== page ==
The sights are not the 3-dot system so common on most combat autopistols these days, but are big and blocky, a vast improvement over the Series 80 guns – not to mention the tiny mil-spec sights of the old GI guns from the two World Wars. Though listed on the website as having a 7-round magazine, the one that came with this particular rental gun actually held eight rounds, which is a nice bonus.
Personal Shooting Impressions
So then, as indicated at the beginning of the article, I was off to XCAL to give the newish Colt a try, using 50 rounds of PMC Bronze 230-grain full metal jacket (FMJ) “hardball.” The course of fire started with 25 rounds of head shots seven at yards –– followed by 15 rounds of center torso shots at 25 yards, and 10 rounds of groin shots at five yards. The seven- and 25-yarders were delivered from a two-handed Classic Weaver Stance, while the five-yarders were fired one-handed – divvied equally between weak hand-only and strong hand-only – using the StressFire Forward Punch technique.
At seven yards, I was reminded yet again why the basic 1911 pistol design is so enduringly popular after 102 years, as it punched out the center of the Thug 2 paper target’s face: bridge of the nose and left eye. The one-handed shots to the lower (ahem, cough cough) “head” (so to speak) at five yards produced similarly satisfying results.
At 25 yards, 11 rounds stayed in the green (primary) strike zone of the paper bad guy’s torso, two rounds strayed rightwards into the orange (secondary) zone, and two strayed farther still into the white (tertiary) zone, merely striking the Thug 2’s forearm.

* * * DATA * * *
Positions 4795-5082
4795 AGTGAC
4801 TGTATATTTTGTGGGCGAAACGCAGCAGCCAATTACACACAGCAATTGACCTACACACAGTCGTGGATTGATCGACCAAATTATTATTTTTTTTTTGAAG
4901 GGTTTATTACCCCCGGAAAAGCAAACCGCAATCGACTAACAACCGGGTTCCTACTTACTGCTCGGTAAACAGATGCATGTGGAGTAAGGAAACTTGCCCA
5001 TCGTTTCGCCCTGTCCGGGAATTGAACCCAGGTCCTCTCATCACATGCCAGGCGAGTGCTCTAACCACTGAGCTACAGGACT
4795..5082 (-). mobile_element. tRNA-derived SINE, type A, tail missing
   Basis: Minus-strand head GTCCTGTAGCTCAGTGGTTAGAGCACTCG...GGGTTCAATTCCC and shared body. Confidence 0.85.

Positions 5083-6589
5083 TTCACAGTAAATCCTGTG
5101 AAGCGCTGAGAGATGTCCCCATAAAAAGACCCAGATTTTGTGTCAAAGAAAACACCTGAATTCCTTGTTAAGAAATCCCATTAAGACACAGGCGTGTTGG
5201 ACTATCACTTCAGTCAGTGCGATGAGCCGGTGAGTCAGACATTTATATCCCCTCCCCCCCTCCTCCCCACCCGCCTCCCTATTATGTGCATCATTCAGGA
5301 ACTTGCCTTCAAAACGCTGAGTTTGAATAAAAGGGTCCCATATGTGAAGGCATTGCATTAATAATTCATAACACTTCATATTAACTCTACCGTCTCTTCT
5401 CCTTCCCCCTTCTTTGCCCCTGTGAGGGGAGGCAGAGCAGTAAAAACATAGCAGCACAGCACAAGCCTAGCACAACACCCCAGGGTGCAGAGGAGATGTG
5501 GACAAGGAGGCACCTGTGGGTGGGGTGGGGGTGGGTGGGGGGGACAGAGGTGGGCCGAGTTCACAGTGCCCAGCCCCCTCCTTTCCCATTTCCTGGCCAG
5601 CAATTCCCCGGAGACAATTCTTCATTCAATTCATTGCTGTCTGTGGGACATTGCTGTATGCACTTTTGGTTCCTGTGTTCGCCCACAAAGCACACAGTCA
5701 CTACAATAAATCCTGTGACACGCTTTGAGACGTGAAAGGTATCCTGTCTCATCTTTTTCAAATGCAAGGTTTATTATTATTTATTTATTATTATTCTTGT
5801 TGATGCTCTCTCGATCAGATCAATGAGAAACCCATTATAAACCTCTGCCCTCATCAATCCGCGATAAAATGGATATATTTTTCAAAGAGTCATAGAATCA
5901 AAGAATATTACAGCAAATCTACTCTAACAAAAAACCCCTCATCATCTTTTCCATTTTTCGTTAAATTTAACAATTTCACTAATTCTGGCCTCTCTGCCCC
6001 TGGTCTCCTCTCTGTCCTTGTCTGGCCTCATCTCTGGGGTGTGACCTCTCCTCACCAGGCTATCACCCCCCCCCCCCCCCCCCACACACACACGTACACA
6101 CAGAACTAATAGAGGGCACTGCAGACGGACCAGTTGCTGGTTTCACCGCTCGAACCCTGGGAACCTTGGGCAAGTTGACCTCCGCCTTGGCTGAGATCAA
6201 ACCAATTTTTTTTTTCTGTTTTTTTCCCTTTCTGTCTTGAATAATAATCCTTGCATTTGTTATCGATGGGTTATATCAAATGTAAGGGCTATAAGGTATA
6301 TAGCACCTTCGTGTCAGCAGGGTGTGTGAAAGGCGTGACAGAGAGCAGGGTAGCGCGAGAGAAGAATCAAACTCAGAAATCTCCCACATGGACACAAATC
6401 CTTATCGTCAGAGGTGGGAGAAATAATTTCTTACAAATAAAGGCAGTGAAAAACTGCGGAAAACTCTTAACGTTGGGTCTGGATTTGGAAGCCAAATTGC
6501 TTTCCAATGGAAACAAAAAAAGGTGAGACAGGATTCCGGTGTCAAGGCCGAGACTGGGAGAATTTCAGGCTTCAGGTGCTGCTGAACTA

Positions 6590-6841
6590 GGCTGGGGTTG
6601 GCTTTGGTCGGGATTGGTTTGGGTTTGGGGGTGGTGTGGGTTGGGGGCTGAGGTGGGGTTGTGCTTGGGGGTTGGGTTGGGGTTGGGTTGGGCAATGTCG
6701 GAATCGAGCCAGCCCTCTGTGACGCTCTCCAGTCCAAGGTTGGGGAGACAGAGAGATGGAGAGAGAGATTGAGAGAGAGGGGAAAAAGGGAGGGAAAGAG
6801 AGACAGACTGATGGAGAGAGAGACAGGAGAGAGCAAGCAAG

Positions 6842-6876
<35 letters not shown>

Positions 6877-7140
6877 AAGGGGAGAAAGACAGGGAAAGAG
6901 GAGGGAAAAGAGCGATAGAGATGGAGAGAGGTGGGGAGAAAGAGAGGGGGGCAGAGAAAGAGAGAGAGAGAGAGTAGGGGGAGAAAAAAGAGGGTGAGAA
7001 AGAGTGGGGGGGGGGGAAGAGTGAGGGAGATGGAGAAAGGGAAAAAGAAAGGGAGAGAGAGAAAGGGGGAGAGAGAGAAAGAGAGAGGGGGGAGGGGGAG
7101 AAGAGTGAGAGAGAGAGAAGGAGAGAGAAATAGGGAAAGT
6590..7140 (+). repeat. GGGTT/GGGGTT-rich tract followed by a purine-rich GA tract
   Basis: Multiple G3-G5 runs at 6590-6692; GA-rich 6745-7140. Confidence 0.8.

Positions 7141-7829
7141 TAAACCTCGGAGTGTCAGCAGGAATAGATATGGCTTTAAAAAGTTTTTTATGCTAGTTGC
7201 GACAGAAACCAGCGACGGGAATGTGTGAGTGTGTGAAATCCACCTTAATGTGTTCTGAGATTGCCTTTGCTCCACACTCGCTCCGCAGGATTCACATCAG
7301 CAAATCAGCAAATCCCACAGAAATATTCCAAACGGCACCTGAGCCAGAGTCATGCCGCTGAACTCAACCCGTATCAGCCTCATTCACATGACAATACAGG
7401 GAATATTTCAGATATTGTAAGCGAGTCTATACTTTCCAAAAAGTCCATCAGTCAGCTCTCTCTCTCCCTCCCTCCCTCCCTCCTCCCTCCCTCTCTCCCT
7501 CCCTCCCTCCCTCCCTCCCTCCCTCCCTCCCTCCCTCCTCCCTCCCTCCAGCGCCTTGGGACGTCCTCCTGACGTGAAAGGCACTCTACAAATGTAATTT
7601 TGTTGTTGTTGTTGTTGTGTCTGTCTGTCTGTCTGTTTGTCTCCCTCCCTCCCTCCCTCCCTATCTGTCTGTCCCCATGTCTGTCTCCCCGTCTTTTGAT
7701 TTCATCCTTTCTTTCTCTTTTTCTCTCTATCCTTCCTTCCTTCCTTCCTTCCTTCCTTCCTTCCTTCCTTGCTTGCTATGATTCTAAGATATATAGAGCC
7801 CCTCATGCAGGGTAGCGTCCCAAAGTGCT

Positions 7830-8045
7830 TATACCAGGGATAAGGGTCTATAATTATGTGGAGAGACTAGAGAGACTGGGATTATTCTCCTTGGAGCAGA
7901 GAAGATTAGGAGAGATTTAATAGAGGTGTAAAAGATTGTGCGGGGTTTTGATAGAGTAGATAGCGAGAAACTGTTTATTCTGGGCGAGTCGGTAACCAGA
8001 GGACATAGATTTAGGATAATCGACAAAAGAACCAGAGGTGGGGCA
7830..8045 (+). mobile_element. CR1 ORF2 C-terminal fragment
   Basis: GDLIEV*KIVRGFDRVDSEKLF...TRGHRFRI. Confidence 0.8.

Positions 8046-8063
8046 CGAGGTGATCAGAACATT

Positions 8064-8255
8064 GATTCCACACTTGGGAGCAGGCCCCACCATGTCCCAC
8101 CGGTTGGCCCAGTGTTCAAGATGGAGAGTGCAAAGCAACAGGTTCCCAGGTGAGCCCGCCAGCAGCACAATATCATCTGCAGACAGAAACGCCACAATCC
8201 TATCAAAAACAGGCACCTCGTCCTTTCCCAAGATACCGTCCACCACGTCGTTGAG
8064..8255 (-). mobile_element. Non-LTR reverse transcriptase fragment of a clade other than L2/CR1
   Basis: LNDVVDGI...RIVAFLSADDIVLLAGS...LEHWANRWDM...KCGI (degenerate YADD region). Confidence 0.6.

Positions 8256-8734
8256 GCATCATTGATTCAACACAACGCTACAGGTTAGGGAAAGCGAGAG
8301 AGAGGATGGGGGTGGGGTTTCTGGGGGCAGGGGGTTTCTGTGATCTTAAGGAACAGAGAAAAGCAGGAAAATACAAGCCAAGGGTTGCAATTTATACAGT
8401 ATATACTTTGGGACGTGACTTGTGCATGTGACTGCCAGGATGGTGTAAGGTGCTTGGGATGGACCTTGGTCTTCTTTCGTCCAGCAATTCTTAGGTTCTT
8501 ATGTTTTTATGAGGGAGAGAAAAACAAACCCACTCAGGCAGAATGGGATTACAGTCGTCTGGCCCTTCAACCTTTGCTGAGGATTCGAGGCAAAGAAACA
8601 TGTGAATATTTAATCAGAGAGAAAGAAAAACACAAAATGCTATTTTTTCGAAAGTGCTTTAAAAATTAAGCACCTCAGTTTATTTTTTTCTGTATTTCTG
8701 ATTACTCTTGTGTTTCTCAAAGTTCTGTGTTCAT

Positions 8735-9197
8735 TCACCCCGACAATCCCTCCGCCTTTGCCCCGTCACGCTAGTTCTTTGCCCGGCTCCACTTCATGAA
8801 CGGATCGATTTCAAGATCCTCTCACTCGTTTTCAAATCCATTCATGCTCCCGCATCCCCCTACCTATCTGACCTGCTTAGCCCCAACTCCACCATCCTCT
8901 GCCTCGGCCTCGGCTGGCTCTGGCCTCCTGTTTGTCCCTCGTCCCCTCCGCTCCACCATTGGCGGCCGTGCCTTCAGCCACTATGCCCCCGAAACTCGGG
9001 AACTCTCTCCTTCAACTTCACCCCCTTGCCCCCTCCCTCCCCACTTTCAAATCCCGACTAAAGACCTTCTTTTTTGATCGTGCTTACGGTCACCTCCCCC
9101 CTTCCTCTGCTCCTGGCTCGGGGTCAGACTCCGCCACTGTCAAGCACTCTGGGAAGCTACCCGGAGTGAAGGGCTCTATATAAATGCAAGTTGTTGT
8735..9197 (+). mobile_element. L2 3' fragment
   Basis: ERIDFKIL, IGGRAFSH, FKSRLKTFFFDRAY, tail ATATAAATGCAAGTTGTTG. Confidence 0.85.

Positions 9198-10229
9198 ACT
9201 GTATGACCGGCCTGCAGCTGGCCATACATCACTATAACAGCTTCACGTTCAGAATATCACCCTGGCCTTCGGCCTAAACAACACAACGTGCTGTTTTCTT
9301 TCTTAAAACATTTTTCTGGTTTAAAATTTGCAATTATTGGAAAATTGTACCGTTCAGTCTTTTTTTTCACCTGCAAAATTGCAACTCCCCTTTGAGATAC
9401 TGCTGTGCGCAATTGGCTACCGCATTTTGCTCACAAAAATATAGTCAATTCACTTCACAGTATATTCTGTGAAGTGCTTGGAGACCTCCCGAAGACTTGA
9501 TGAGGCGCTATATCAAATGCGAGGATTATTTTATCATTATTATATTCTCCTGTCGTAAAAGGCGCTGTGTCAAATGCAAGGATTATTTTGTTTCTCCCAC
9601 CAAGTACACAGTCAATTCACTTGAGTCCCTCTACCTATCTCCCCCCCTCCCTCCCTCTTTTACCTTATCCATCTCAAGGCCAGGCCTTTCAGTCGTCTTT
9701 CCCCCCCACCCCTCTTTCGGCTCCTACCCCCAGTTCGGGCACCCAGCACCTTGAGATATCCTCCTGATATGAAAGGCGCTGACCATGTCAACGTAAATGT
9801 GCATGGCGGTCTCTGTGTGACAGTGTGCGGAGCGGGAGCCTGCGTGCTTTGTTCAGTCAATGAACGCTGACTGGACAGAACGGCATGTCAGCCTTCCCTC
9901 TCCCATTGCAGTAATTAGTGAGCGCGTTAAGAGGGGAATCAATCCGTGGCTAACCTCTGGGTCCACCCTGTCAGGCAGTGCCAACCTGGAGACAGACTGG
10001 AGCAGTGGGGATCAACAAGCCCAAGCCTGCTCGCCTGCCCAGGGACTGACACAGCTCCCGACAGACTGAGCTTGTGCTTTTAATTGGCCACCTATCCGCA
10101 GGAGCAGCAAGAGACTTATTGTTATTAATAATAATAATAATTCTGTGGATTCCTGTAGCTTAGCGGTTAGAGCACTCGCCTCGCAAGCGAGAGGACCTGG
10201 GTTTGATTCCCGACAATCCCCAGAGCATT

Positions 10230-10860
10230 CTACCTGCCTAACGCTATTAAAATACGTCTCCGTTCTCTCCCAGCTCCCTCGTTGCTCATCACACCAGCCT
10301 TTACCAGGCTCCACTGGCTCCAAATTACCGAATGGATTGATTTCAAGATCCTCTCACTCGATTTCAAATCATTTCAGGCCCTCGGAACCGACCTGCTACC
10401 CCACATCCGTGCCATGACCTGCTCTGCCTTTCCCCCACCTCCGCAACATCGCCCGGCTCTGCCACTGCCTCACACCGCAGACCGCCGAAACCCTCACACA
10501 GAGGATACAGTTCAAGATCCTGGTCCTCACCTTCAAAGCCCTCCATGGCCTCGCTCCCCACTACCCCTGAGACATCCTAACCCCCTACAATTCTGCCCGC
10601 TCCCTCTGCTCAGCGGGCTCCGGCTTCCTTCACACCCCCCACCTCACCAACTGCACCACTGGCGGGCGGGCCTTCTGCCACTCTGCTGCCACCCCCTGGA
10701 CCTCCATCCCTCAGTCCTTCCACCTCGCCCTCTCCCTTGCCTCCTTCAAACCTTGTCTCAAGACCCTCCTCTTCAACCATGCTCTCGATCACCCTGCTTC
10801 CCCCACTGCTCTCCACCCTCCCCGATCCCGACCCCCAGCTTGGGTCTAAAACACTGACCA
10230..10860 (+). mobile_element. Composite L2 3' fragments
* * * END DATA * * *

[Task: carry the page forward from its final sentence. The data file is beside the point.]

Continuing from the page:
So, what about that infamous firing pin block-addled trigger? It had some definite creep and grit to it, which probably accounts for the higher degree of stray rounds at 25 yards compared to all the tuned-up and slicked-up custom guns I’ve been trying out these past few months, but it still allowed for more than sufficient practical accuracy, including with the one-handed shots.
Reliability was 100 percent.
Want Your Own?
Current MSRP is $999.00 (hey, that’s technically under the $1K mark before taxes, right?). True Gun Value reports that “A COLT GOVERNMENT MODEL pistol is currently worth an average price of $1,080.69 new and $953.18 used. The 12-month average price is $1,135.60 new and $748.96 used.” Omaha Outdoors has a price range of $865.68 to $1,007.96, depending on finish – stainless steel vs blue – and caliber (.45 ACP vs. .38 Super).
Christian D. Orr is a Senior Defense Editor for 19FortyFive. He has 34 years of shooting experience, starting at the tender age of 14. His marksmanship accomplishments include: the Air Force Small Arms Ribbon w/one device (for M16A2 rifle and M9 pistol); Pistol Expert Ratings from U.S. Customs & Border Protection (CBP), Immigration & Customs Enforcement (ICE), and the Federal Law Enforcement Training Center (FLETC) Criminal Investigator Training Program (CITP); multiple medals and trophies via the Glock Sport Shooting Foundation (GSSF) and the Nevada Police & Fires Games (NPAF). Chris has been an NRA Certified Basic Pistol Instructor since 2011.